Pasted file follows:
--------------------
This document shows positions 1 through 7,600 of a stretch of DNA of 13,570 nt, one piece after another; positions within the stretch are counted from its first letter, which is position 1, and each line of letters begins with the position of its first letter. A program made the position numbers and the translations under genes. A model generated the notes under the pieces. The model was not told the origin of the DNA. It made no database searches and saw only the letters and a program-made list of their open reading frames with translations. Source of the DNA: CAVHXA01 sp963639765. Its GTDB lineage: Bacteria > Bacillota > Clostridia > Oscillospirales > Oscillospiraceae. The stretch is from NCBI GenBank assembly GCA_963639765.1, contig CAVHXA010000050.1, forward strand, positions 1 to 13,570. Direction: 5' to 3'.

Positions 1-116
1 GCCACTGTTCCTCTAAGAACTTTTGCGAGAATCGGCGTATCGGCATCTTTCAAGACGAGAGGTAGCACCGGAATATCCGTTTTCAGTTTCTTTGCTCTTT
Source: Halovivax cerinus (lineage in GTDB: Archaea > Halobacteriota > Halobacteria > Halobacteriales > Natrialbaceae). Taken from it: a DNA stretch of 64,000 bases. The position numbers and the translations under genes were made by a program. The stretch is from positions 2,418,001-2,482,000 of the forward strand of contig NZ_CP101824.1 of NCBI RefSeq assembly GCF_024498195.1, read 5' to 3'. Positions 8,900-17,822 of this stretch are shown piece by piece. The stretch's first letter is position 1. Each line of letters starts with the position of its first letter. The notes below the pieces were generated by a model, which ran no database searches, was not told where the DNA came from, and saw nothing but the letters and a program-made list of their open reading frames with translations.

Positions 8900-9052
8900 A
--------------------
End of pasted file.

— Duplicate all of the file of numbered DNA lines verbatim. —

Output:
This document shows positions 1 through 7,600 of a stretch of DNA of 13,570 nt, one piece after another; positions within the stretch are counted from its first letter, which is position 1, and each line of letters begins with the position of its first letter. A program made the position numbers and the translations under genes. A model generated the notes under the pieces. The model was not told the origin of the DNA. It made no database searches and saw only the letters and a program-made list of their open reading frames with translations. Source of the DNA: CAVHXA01 sp963639765. Its GTDB lineage: Bacteria > Bacillota > Clostridia > Oscillospirales > Oscillospiraceae. The stretch is from NCBI GenBank assembly GCA_963639765.1, contig CAVHXA010000050.1, forward strand, positions 1 to 13,570. Direction: 5' to 3'.

Positions 1-116
1 GCCACTGTTCCTCTAAGAACTTTTGCGAGAATCGGCGTATCGGCATCTTTCAAGACGAGAGGTAGCACCGGAATATCCGTTTTCAGTTTCTTTGCTCTTT
Source: Halovivax cerinus (lineage in GTDB: Archaea > Halobacteriota > Halobacteria > Halobacteriales > Natrialbaceae). Taken from it: a DNA stretch of 64,000 bases. The position numbers and the translations under genes were made by a program. The stretch is from positions 2,418,001-2,482,000 of the forward strand of contig NZ_CP101824.1 of NCBI RefSeq assembly GCF_024498195.1, read 5' to 3'. Positions 8,900-17,822 of this stretch are shown piece by piece. The stretch's first letter is position 1. Each line of letters starts with the position of its first letter. The notes below the pieces were generated by a model, which ran no database searches, was not told where the DNA came from, and saw nothing but the letters and a program-made list of their open reading frames with translations.

Positions 8900-9052
8900 A